A quick post to round off this weekend.
There is always some group of stocks or a sector that is looked upon favorably by the investment community. In the 1980s, US saw a frenzy for bio-technology companies. Closer home, in the 1992-94 period, financial/investment companies were looked upon very favorably in our markets. Then the 1999/2000 bubble needs no introduction – pharma and IT companies were the blue eyed boys of the market. In the 2007/2008 market, we’ve had a frenzy for power and infrastructure companies and these companies were quoting at astronomical prices. How do we define ‘astronomical’ here? I’d define it as unusually high P/E, P/E and P/CF multiples.
Why did everyone buy into the frenzy, apart from the ‘bigger fool’ theory? Well, we were promised in 1992-94 that Indian incomes were increasing and there would be insatiable demand for all these financial/investment companies. In the 1999-2000 bubble, we were promised that the entire world would outsource to these IT companies and the earnings of these companies would shoot through the roof. In the 2007-08 world, we were promised of the riches in the distant land where every home in India would have power and every road would be Autobahn like. Since there was a huge shortage for both, there is huge demand, and hence the frenzy.
Why am I droning on and on here? Well, I have started to sense that the consumer stock story is very similar to the stories above. Obviously, nobody can call the top of the market, but you can certainly see the signs all around. Indian demographics will start earning, they will have more disposable income, even in a recession spending on these consumer items will not decrease, high P/Es, high P/Bs and high P/FCFs are there for all to see. In fact, one stock (Jubiliant Foodworks) had a P/E of 85 (recently ‘corrected’ to 65) – and we are seeing this in almost every newspaper and touted by every analyst. Most of these consumer stocks quote at ‘astronomical’ prices and I think many people will be disappointed when they are left holding the bag (and yes, we all think that we will sell the stock, just before the market crashes – I was an investor in DLF back in 2007 frenzy and I thought the same; sold it at just break-even).
I have no idea how people even think of buying any stock which is quoting at P/E multiples of above 35-40 (which most consumer stocks are quoting at), but then maybe I am just a conservative investor.
Yet again, I’d like to emphasize that these stocks may not be bad companies at all. However, what is your entry price on these stocks? If your entry price, say on JBF was at when P/E was at 85, then I am not really sure you can recover your money. Some of the financial companies in the 1992-94 frenzy also made money for investors in the long run, but you can count them on your fingers. People who bought into the Infosys story at the 1999-2000 peak just about broke-even in 2006 (including dividends). Therefore, two points – 1) Check if it is a market frenzy with a certain group of stocks. 2) Check your entry price and evaluate whether you can make money of these stocks.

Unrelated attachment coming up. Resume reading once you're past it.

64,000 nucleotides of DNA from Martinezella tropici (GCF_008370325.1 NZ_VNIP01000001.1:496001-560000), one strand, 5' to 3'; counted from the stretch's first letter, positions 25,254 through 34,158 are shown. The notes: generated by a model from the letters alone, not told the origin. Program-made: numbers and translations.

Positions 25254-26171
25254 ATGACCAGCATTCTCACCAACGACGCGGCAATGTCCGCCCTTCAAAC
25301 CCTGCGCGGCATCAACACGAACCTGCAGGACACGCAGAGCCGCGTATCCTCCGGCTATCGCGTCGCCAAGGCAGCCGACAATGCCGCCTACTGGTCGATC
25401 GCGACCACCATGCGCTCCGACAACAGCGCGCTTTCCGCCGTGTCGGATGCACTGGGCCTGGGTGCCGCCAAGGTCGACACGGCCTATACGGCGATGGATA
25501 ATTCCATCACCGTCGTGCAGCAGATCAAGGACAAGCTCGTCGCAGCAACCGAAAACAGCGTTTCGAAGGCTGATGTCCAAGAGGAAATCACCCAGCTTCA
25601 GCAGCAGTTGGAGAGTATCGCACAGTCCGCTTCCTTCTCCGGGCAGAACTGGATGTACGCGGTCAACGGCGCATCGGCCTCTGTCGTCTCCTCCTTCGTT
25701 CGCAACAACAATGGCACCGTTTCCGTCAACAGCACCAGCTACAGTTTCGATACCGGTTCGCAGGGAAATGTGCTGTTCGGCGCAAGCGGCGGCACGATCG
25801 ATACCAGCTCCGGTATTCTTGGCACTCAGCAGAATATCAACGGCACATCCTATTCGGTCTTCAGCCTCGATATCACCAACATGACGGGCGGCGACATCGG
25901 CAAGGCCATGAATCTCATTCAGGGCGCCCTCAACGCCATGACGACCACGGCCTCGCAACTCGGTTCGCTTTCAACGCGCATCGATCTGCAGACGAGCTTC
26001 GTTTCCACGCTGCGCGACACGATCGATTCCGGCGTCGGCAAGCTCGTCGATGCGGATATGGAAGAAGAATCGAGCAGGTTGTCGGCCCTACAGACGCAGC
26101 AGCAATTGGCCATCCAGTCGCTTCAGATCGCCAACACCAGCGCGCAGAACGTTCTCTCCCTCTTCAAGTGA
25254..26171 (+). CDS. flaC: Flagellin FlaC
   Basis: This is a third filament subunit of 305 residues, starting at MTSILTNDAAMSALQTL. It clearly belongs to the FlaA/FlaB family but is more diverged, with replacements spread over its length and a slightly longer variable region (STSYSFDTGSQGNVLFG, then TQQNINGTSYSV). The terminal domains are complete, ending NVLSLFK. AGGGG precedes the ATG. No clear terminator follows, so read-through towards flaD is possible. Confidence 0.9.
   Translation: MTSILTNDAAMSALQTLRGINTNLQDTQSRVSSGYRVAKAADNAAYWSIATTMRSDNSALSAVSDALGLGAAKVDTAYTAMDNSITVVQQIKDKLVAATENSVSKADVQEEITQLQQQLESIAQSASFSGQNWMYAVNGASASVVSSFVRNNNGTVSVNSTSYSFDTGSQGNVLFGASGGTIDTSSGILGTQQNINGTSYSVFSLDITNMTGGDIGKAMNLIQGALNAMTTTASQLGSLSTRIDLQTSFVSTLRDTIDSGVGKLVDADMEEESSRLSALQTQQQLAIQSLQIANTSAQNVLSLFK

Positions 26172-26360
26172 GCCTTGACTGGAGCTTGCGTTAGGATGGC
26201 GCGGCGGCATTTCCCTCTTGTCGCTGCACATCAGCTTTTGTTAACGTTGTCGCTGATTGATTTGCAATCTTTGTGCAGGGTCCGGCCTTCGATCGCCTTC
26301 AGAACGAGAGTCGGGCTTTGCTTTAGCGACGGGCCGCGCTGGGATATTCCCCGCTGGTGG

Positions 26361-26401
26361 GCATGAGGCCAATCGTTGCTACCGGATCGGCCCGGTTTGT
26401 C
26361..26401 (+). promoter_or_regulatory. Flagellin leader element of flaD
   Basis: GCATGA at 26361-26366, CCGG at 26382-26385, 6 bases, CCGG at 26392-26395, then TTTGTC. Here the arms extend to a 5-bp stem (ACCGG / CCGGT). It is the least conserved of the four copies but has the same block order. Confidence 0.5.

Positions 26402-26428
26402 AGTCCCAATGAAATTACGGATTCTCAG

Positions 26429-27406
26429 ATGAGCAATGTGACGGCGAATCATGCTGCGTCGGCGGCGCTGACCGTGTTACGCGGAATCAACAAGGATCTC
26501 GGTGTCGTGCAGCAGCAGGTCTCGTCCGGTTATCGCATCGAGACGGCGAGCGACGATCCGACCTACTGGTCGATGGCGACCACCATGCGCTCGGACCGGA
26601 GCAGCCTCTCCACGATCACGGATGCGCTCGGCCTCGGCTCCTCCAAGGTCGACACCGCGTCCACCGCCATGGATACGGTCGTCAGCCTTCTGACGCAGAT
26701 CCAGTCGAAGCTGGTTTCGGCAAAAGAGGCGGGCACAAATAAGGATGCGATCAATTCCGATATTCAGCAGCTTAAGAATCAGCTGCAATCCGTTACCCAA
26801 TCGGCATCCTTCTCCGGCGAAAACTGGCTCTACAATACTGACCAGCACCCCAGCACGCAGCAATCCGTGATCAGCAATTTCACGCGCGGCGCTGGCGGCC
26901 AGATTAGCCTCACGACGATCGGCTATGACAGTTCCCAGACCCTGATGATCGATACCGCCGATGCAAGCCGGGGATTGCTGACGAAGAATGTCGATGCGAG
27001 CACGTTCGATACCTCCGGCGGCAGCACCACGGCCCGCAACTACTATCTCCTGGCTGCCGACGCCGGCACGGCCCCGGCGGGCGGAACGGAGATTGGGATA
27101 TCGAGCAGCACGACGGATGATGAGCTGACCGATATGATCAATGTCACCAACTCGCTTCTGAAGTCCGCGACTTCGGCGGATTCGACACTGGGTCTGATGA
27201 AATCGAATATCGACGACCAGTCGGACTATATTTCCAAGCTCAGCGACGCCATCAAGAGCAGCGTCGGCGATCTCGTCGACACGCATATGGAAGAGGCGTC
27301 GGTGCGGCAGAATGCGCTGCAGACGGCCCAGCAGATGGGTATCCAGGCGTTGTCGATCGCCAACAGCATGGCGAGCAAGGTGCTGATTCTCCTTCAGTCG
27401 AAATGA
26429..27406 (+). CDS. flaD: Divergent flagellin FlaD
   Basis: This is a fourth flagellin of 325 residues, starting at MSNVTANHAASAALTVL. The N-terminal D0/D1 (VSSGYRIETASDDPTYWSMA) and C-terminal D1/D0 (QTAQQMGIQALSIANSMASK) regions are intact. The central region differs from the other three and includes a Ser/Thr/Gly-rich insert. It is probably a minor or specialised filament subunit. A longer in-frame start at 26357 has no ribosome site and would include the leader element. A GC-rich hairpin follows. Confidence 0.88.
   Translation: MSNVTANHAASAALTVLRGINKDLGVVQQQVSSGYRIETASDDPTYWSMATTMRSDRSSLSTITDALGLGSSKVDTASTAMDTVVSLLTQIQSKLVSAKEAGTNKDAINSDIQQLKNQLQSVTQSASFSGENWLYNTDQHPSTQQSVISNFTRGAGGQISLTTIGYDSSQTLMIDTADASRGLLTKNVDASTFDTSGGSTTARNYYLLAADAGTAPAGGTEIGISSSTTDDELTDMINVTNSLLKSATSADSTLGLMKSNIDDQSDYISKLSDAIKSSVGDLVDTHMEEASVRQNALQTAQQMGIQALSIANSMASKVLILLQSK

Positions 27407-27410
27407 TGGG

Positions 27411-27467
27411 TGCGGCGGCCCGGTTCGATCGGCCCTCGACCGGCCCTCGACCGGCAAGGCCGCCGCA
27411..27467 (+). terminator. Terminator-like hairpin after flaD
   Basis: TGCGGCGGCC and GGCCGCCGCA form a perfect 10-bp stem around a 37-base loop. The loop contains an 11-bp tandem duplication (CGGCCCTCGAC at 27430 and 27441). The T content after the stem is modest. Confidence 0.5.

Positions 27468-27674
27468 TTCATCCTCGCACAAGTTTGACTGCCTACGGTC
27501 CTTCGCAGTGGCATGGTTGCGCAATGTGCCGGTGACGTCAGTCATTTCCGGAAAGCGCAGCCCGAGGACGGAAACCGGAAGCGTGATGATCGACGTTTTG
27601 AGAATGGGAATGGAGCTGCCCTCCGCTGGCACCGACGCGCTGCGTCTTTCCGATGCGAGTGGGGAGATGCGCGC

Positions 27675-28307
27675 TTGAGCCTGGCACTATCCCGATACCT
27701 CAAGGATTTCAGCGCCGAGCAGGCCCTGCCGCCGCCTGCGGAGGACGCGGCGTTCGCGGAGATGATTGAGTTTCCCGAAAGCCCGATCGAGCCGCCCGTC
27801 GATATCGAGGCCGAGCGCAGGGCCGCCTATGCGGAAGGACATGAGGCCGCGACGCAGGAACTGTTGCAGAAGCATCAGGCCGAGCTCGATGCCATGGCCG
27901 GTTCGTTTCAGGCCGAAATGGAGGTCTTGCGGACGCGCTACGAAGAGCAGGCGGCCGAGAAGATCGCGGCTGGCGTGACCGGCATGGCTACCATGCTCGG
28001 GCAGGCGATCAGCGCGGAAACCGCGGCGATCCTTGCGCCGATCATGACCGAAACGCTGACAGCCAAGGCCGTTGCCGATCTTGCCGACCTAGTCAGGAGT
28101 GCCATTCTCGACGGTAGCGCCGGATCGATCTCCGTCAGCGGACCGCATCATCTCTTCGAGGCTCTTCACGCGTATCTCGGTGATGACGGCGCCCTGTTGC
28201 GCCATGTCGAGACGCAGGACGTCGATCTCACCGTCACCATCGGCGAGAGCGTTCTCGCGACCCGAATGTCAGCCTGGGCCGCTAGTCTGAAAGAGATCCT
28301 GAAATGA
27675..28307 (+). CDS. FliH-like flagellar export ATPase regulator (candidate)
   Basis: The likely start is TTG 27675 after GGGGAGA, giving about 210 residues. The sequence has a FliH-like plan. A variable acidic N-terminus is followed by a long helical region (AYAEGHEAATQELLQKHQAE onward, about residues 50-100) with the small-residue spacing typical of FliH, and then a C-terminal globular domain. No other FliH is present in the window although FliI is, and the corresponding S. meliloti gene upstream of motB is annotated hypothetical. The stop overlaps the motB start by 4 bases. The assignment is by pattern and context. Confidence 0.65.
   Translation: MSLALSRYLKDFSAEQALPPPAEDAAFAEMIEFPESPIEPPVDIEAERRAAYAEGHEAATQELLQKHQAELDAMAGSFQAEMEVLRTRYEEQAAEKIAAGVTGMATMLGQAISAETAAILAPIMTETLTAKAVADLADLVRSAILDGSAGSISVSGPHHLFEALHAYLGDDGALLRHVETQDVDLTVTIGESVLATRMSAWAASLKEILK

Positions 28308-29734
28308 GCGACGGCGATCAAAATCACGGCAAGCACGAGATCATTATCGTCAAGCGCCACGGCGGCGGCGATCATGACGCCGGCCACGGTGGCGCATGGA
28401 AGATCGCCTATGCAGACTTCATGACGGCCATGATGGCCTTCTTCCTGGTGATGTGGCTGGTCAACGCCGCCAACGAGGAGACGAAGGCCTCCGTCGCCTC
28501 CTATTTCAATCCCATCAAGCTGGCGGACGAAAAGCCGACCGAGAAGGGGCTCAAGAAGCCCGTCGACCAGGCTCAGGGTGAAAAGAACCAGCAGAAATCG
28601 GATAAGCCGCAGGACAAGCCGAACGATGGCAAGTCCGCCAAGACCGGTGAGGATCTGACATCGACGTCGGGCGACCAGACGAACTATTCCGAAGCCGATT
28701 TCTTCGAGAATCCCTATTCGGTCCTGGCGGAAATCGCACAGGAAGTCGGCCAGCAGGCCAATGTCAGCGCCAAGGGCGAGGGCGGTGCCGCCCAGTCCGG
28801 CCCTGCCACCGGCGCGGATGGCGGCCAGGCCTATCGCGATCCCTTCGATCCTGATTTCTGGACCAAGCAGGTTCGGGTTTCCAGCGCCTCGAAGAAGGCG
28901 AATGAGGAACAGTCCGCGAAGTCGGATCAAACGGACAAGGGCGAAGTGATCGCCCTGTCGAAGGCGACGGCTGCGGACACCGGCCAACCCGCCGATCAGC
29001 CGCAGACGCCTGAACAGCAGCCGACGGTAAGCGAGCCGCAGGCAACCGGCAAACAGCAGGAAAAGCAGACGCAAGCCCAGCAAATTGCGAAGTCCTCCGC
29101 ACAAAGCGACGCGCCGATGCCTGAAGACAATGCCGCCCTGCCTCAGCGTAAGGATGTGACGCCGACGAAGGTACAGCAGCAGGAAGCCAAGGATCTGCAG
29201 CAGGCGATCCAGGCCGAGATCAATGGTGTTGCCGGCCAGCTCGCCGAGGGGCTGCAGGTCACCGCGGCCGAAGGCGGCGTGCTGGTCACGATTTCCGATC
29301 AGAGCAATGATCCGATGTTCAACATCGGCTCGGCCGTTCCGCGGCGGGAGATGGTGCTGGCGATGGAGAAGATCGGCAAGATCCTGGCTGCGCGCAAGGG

To sign off, I’d like to quote the Guru, Benjamin Graham –
“Somewhere in the middle of a bull market the first new issues make their appearance. These are priced, not unattractively, and some large profits are made by the buyers of the early issues. As the market continues to rise, this brand of financing grows more frequent; the quality of the companies becomes steadily poorer; the prices asked verge on the exorbitant. One fairly dependable sign of the approaching end of a bull swing is the fact that new issues of small and nondescript companies are offered at prices somewhat higher than the current level for many medium-sized companies with a long market history.”
And to emphasize the last couple of lines in Graham’s quote, I present to you one of the recently
IPOed listed on the BSE ‘consumer stock’ company – Rupa and Company –
The IPO price was Rs.200. It briefly went to Rs. 300, and is now quoting at Rs. 150/-. Abnormal P/E. And investors who invested in the IPO – well, a straight 25% loss in about a month. That’s what happens if your entry price is not right.
Note: I am not calling a top in the ‘consumer stock’ story, nor am I denying that there is a huge consumer story. All I am saying is there is a huge difference between there being a consumer story and investing at the right price. (recent example? look at the valuations of all infra companies now (frenzy of 2008). You might be misled into thinking they are small cap stocks)